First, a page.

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Thread: The Sex Safety and Security Project

  1. #1

    The Sex Safety and Security Project

    Good day.

    You may be aware of the recent successful challenge to Canadian laws relating to various aspects of prostitution. While these legal challenges have opened up a unique opportunity for important changes to be made to enhance the health and safety of ALL people involved in the industry, there are certain advocacy groups who are calling for the implementation of the "Nordic model" - a regulatory approach that effectively criminalizes the purchase of sexual services. These groups argue that people who pay for sexual services pose a "risk" to the health and safety of sex workers. One of the most prominent campaigns currently making this claim is the Salvation Army's "The Truth isn't Sexy" which implies that people who pay for sex are responsible for the trafficking of women and children.

    We believe that the generalizations that groups seeking the abolition of prostitution make about the attitudes, beliefs and behaviours of ALL people who pay for sexual services in Canada are based on moral convictions and speculation as opposed to actual evidence. We also believe that these generalizations are dangerous. The reason we believe this is because of the invaluable information that almost 1000 people who paid for sexual services in Canada (many of whom are members of this forum) graciously shared with us during our 2009-2010 Johns' Voice study (http://www.johnsvoice.ca/).

    Results from the Johns' Voice study played a central role in shaping the legal, political and social debates that surrounded the recent successful legal challenge. They also helped us make it clear to the various groups involved in ongoing legal, political and social debates about the future of Canada's prostitution law and policy that it is absolutely vital that people who pay for sexual services have an opportunity to be listened to and included. The Johns' Voice project was just the beginning.

    In our ongoing effort to present a more complete and accurate picture of the diversity of attitudes, beliefs and experiences of people who have paid for sexual services in Canada we are inviting you to be a part of the largest and most ambitious study of Canada's sex industry undertaken to date. The Sex, Safety and Security Study, which is part of a larger research initiative funded the Canadian Institutes for Health Research (CIHR), seeks to provide a safe, secure and non-judgmental environment for people who have purchased sexual services to have your voices heard and respected and the details of your experiences acknowledged.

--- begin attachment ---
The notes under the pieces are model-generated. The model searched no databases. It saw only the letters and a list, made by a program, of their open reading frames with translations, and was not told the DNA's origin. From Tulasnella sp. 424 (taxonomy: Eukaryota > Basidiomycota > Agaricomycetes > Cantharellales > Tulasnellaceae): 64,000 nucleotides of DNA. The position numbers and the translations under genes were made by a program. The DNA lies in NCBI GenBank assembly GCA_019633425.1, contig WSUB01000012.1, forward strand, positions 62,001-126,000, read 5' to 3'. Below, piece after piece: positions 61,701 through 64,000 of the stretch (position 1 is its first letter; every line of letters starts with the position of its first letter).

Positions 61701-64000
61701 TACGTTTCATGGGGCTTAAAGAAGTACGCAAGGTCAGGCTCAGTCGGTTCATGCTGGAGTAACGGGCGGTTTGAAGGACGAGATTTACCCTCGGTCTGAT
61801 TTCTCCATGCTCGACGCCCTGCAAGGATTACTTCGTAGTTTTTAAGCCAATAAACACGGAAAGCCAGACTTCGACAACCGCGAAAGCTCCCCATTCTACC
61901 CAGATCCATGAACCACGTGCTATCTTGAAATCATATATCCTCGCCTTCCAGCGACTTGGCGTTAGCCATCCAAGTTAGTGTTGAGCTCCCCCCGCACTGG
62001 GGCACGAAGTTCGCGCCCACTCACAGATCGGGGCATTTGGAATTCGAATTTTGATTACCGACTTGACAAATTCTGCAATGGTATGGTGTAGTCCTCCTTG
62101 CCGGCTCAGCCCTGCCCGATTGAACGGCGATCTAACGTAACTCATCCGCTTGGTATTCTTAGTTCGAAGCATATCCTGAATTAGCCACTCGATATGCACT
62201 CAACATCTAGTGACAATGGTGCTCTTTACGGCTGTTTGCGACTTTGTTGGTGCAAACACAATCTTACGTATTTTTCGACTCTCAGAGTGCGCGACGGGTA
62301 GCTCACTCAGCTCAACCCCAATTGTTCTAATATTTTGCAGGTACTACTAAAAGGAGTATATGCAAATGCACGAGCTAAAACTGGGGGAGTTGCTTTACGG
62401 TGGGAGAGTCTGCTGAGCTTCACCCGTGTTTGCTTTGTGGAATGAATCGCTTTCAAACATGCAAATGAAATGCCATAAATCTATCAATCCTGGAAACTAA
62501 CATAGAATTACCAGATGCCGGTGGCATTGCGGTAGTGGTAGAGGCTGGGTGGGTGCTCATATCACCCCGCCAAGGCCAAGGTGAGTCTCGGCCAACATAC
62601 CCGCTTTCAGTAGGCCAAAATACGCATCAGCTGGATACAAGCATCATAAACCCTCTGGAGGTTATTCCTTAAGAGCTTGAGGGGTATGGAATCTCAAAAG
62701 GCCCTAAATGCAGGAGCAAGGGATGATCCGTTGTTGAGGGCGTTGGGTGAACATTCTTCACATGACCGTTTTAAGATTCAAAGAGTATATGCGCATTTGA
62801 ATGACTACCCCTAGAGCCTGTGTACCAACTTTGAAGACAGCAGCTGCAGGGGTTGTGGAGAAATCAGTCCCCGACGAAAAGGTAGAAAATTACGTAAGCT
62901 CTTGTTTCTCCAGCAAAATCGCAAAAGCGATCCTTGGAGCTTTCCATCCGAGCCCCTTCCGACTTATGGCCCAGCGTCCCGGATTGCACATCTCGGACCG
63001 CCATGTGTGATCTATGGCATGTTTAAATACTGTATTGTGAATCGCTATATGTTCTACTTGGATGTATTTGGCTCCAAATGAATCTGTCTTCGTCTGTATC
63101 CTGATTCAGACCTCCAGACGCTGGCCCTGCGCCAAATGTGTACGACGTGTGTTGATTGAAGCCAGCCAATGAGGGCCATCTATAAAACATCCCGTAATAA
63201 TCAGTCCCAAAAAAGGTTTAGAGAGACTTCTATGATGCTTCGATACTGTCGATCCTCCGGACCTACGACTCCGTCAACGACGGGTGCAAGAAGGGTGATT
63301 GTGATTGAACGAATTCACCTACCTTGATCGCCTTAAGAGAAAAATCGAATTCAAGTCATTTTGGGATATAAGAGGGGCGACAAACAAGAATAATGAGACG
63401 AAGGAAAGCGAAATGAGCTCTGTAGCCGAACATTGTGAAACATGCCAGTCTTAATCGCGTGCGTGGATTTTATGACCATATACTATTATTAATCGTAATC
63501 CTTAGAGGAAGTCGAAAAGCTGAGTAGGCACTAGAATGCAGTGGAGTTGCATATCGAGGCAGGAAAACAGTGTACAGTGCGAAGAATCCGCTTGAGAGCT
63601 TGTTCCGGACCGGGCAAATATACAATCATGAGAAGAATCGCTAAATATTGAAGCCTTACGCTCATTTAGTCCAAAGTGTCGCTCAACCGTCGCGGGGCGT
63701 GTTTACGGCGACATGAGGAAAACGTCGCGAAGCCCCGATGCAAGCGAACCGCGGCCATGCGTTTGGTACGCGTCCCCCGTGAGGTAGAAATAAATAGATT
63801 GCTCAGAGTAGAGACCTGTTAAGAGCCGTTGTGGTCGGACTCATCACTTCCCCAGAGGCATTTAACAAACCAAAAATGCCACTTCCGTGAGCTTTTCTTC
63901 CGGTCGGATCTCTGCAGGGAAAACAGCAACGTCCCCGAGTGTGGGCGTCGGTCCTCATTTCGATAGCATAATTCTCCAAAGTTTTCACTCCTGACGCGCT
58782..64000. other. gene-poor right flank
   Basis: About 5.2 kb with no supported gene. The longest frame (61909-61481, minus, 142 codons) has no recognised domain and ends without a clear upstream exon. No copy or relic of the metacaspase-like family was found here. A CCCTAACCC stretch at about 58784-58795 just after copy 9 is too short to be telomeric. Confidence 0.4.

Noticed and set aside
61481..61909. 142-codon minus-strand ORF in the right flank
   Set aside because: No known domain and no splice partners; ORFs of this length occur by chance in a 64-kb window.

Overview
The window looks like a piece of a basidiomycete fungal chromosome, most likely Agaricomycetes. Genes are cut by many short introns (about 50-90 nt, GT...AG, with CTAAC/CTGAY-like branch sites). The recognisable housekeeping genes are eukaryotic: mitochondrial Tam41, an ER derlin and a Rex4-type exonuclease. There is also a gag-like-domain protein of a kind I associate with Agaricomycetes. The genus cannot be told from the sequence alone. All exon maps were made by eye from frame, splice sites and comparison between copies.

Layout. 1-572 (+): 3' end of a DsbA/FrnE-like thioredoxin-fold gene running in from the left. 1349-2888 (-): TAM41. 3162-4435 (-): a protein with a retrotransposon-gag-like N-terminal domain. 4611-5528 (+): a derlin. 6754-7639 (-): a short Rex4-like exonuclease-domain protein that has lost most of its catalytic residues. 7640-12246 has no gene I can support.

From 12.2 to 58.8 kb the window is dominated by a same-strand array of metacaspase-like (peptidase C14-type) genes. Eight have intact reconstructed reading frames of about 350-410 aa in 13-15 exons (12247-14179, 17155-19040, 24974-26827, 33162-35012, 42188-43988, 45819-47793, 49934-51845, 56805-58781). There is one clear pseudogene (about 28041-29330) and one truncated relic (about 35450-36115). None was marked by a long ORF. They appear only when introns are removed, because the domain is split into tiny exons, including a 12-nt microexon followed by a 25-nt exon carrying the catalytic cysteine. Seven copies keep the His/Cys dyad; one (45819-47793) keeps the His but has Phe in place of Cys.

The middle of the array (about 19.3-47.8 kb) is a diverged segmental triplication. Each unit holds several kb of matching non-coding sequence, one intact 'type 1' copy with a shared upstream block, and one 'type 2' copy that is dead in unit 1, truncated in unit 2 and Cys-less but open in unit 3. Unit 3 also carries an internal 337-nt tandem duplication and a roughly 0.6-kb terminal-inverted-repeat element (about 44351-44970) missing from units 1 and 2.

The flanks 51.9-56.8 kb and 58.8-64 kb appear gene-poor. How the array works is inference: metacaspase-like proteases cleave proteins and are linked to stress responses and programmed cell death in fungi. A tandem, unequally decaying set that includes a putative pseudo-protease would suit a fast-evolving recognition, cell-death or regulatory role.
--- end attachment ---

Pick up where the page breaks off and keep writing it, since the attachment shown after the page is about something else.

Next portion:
If you or someone you know want to take this opportunity to have your voices, opinions and experiences included in this important project please visit our website http://www.SexSafetySecurity.ca or contact Chris Atchison directly to find out more about the project.

    We very much respect the MERB community and your right not to have this forum littered with spam. We have made a number of attempts to contact the board MODS for approval before posting this but we have received no responses. Having said this, since the Sex, Safety and Security project has been designed specifically to provide people who have paid for sexual services with an opportunity to have your voices respected and included in important discussions that may directly impact the social and legal status of members of the community, we felt that we could not put off posting any longer.
    Thank-you in advance for your understanding and support.

    Chris

    Chris Atchison
    Department of Sociology
    University of Victoria
    PO Box 1700 STN CSC
    Victoria, BC
    V8W 2Y2
    email: info@sexsafetysecurity.ca
    web: http://www.sexsafetysecurity.ca
    Facebook: https://www.facebook.com/pages/Sex-S...05611512938349
    Twitter: @SexSafetySecure

  2. #2
    Registered User
    Join Date
    Mar 2013
    Location
    Montreal
    Posts
    2
    Research gets me so wet! Thank you for your post Professor, I'd love to see more of the clients' voice represented in prostitution research.

    For those interested, a University of Portland study published March 22 by the International Journal of Offender Therapy and Comparative Criminology explores the "average" John, and discovers that he seems like a pretty normal guy. The study suggests this may be thanks to the internet. Here's to naked truth!

    http://ijo.sagepub.com/content/early...80487.abstract

    Pigeon (the dirty dove)

  3. #3
    Hello Chris,